The timing of treatment may be a key factor in whether hormone replacement therapy (HRT) can slow heart vessel disease, report researchers from Wake Forest University Baptist Medical Center and Tufts-New England Medical Center in the winter issue of Menopausal Medicine.
Injections of a progesterone-type hormone may be able to prevent more than a third of pre-term births in women with a history of giving birth early, reported Paul J. Meis, M.D., of Wake Forest University Baptist Medical Center, today (Feb. 6) at the Annual Meeting of the Society for Maternal-Fetal Medicine in San Francisco. “The evidence of this treatment’s effectiveness was so dramatic, the research was stopped early,” said Meis, the national principal investigator and a professor of obstetrics and gynecology at Wake Forest. “This drug is readily available and can be used by doctors to improve outcomes for mothers and babies.”
Researchers report that surgery combined with inserting heated chemotherapy drugs directly into the abdomen can improve survival rates in patients with disseminated cancer of the abdominal cavity.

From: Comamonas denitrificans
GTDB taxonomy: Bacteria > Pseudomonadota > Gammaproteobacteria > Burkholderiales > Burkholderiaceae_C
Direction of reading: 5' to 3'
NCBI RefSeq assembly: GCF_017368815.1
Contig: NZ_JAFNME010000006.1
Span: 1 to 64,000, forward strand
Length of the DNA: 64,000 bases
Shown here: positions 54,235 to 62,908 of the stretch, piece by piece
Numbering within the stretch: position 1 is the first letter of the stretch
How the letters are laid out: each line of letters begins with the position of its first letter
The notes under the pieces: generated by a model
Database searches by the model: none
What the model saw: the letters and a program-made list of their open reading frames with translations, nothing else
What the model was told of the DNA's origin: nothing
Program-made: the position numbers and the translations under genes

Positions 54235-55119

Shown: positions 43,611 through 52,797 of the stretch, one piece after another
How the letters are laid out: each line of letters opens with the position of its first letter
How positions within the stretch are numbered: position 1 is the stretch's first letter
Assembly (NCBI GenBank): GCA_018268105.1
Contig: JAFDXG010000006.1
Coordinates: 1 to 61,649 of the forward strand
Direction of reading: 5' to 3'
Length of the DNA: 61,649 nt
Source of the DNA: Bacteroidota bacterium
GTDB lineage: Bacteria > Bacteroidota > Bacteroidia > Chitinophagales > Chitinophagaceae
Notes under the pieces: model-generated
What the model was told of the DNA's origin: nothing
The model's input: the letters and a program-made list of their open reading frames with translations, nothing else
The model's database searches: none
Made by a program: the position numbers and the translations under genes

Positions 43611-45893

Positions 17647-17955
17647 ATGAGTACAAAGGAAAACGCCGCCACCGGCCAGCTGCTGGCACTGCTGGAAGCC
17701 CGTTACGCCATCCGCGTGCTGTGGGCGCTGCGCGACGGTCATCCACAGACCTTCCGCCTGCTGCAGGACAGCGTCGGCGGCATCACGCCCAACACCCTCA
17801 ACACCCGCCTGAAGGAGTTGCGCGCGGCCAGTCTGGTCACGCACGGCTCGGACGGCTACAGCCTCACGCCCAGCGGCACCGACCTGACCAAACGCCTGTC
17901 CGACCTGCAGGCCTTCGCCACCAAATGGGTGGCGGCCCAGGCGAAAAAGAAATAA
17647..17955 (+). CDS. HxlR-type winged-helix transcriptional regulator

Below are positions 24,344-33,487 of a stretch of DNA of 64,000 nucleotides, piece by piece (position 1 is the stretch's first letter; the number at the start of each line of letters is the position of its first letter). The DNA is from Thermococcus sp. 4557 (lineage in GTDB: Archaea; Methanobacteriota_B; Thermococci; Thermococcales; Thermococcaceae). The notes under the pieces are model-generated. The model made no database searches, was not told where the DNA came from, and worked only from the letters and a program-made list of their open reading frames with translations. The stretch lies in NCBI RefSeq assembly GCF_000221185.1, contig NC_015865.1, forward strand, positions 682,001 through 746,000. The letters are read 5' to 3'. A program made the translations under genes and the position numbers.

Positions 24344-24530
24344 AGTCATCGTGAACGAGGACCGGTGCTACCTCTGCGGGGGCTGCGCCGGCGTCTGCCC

Patients participating in the research study had a median overall survival of 16 months. Traditionally, patients with this condition, known as peritoneal carcinomatosis, survive only 3-6 months without treatment. Peritoneal cancer is the most common cause of death in patients with intra-abdominal cancers. Surgery alone has proven to be ineffective, as have external beam radiation therapy, brachytherapy and systemic chemotherapy.
The total package of good physical and mental health is elusive for most American adults, according to new research. Two-thirds of U.S. adults participating in a 1995 survey reported some degree of physical or mental infirmity that kept them from being completely healthy. The remaining third of the survey group was split into nearly equal percentages of completely healthy and completely unhealthy individuals, say the study’s authors.
Researchers have shown that magnetic resonance imaging (MRI) can predict the risk of heart attacks or cardiac deaths in coronary heart disease patients, according to a report in today?s rapid access issue of Circulation: Journal of the American Heart Association.